English National Ballet
Milton Keynes, Milton Keynes Theatre
24 October 2018
This performance of Manon was a rich and detailed makeover on the face of a much-loved friend. Everything seemed newly-minted, fresh and alive in a production that ENB has rented from The Royal Danish Ballet and then enhanced through its own inspired renovation. It has absorbed newly-nuanced interpretations that reassert the contemporary relevance of Kenneth MacMillan’s adaptation of this eighteenth-century tale of tragic downfall, brought about by the cardinal sins of lust, envy, greed, pride and wrath.
Mia Stensgaard’s designs, ideal for touring, are evocative of each setting without detailed elaboration, creating a minimalist journey from the courtyard of a busy Parisian inn to the New Orleans quayside; even the claustrophobic heat of the Louisiana swamps is effectively achieved with little more than some atmospheric, theatrical haze. The makeover effect is also partly due to Stensgaard’s costumes, with the only concerning aspect being candy-coloured, bonbonniere puffed-tutus worn by the prostitutes (this was one of few times I found myself yearning for the Georgiadis equivalents in The Royal Ballet’s production).
Jurgita Dronina brought a richness in depth to her portrayal of Manon, accentuated with such feeling and expression that a profound dramatic impact was always firmly integrated into her dancing. She conveyed the reason for every movement and the text for her character could not have been better articulated in words. We felt the lightning bolt of love in her first encounter with Des Grieux (MacMillan repeating that seismic moment of intense intimacy within a crowd that he first achieved in Romeo and Juliet); the compelling lure of envy and avarice for a better life offered by her debauched procurer, Monsieur G.M; the inner pain of abandoning Des Grieux; and the joyful decision to ditch the riches by plotting their reunion. It was a decisive and – in some ways – ground-breaking performance.
Isaac Hernández is an archetypal Des Grieux, a lyrical danseur with the range of gifts to deliver a quintessential performance in one of MacMillan’s great male roles. These dancing qualities are nobly enhanced by a youthful handsomeness that – together with his portrayal of Des Grieux’s essential naivety and honour – make him an exemplar in this role. The chemistry between Dronina and Hernández was often electric with passion in their duets, in the intimacy of their kiss, culminating in the tragic despair of that anything-but-death-defying finale.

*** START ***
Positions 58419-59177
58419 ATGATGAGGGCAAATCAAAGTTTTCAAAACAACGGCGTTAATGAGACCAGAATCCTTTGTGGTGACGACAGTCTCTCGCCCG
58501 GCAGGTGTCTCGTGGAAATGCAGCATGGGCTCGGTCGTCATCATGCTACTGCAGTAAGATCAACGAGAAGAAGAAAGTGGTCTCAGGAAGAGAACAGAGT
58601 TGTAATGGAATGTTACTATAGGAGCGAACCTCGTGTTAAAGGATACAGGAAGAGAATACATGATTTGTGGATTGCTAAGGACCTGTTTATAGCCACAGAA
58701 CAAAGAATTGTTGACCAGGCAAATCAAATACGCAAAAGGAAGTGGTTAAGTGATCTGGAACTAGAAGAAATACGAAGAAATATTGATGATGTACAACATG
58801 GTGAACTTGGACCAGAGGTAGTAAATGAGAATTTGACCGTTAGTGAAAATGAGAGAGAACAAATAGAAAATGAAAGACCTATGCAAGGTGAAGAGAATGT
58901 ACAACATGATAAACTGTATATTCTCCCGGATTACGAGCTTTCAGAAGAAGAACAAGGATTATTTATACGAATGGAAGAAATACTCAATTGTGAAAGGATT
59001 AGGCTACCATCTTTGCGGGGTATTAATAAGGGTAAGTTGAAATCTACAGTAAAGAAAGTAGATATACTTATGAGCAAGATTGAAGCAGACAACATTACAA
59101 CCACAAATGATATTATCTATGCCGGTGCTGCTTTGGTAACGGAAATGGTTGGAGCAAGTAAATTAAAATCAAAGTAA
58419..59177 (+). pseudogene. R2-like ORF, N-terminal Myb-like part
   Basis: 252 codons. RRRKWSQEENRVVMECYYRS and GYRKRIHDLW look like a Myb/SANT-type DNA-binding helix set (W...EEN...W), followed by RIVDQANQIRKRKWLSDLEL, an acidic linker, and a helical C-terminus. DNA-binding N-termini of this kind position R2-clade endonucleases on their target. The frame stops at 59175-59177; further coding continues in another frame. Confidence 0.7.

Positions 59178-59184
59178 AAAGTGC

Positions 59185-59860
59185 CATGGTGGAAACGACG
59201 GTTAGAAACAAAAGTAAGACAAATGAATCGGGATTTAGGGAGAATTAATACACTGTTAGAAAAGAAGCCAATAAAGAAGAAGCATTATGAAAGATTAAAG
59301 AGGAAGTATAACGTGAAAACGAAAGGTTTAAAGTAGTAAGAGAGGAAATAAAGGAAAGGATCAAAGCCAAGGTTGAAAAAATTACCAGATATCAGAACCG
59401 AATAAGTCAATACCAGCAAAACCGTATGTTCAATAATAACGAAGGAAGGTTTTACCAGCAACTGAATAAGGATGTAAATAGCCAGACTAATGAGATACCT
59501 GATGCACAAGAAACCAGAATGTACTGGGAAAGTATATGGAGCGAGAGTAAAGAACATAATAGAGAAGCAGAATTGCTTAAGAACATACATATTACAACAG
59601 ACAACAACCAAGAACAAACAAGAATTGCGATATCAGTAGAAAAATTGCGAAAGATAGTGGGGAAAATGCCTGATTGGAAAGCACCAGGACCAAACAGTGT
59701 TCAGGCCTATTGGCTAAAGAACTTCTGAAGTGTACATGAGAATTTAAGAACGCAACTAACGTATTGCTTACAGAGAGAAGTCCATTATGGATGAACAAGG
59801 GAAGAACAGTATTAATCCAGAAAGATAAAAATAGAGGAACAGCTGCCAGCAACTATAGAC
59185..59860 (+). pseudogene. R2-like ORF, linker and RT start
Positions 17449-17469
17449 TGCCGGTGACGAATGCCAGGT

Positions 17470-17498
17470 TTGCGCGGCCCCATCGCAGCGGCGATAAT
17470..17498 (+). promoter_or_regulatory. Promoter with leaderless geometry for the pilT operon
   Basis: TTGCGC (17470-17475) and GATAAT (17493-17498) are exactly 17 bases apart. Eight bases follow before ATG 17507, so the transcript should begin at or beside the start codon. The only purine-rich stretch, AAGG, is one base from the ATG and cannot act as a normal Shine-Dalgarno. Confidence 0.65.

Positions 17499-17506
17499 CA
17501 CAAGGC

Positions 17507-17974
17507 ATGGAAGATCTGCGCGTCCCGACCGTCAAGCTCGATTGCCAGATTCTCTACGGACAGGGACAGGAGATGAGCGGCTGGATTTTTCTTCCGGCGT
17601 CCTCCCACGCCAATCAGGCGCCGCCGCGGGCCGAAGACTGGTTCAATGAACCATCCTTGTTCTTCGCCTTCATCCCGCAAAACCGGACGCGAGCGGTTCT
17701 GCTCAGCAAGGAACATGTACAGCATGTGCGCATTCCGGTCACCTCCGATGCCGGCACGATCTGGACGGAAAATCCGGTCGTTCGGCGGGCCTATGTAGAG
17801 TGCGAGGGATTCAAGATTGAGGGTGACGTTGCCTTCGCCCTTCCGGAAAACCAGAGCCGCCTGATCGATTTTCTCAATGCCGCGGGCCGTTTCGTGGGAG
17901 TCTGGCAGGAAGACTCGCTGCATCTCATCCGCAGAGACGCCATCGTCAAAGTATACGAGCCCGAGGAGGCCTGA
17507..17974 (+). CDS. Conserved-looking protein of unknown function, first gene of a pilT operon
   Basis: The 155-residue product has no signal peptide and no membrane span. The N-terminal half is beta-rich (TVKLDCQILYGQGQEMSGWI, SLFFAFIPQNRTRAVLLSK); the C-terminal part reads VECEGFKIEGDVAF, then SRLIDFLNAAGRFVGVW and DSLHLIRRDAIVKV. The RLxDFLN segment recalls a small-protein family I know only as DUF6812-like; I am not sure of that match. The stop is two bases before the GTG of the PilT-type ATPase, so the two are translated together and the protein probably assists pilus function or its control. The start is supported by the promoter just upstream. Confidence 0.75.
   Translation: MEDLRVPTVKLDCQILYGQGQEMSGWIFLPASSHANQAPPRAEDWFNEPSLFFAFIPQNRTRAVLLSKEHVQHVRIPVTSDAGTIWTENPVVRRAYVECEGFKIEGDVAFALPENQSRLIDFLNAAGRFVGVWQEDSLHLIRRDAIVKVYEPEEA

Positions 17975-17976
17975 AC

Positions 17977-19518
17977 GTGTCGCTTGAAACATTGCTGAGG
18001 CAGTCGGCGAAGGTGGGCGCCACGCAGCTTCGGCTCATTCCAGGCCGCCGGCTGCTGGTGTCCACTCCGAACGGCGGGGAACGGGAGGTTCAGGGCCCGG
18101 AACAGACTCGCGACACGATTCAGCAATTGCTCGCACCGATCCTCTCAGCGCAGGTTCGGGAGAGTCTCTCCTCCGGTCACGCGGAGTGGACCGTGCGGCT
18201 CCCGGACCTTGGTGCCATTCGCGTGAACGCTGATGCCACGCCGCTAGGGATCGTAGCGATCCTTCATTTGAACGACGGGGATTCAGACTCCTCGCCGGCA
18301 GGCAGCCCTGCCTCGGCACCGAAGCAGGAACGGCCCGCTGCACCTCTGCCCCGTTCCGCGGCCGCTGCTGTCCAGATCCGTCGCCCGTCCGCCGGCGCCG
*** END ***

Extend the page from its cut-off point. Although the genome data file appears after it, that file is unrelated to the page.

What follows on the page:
34 minute video of Isaac Hernández and Jurgita Dronina in Manon rehearsals, being coached by Irek Mukhamedov and Viviana Durante.
These central performances were surrounded by others of equal weight. Two male stalwarts of the company were virtually unrecognisable in their characterisations of the villains in this tale: G.M, the dandy, white-faced popinjay who “buys” Manon becomes a perverted portrait of evil through Fabian Reimair’s inspired performance. And it was so hard to believe that mild-mannered James Streeter was the rapist Gaoler that my companion asked if he was a member of the orchestra when we bumped into him on the way home! This was tremendous acting by both men.
As for the actual orchestra, well here was another triumph for the English National Ballet Philharmonic under the baton of ENB Music Director, Gavin Sutherland. The architecture of Milton Keynes may be sterile, but the city has a theatre, which – though suffering the same concrete blandness – has exceptional acoustics; and the memorable Massenet melodies seemed as fresh as the revitalised production they embellished.
Ken Saruhashi was convincing as the avaricious, chauvinistic lad-about-town, Lescaut, equally at ease with conning an old man (a suitably doddery performance by legendary character artist, Michael Coleman) as he is with pimping his sister. Crystal Costa was delightful as Lescaut’s Mistress and the quintet of courtesans (Tiffany Hedman, Anjuli Hudson, Rina Kanehara, Adela Ramirez and Maria José Sales) were so expressive as to be serially focus-pulling throughout the crowded scenes that opened the first two acts. The way they chased rolling coins when G.M erupts into violence, on discovering that Des Grieux has cheated him at cards, was hilarious, including the vivid image of Hedman headlong on the floor, one arm stretching out beyond the upturned table to grab this filthy lucre!
A plethora of similar minute detailing brings a richness to Manon that makes every viewing so worthwhile. This complexity was part of the MacMillan genius and his legacy is splendidly and stylishly celebrated in this production. English National Ballet can once more reflect triumphally on another significant success. They keep rolling in! It is just a pity that empty seats on this opening night meant that more of the good people in the MK region were not there to see it.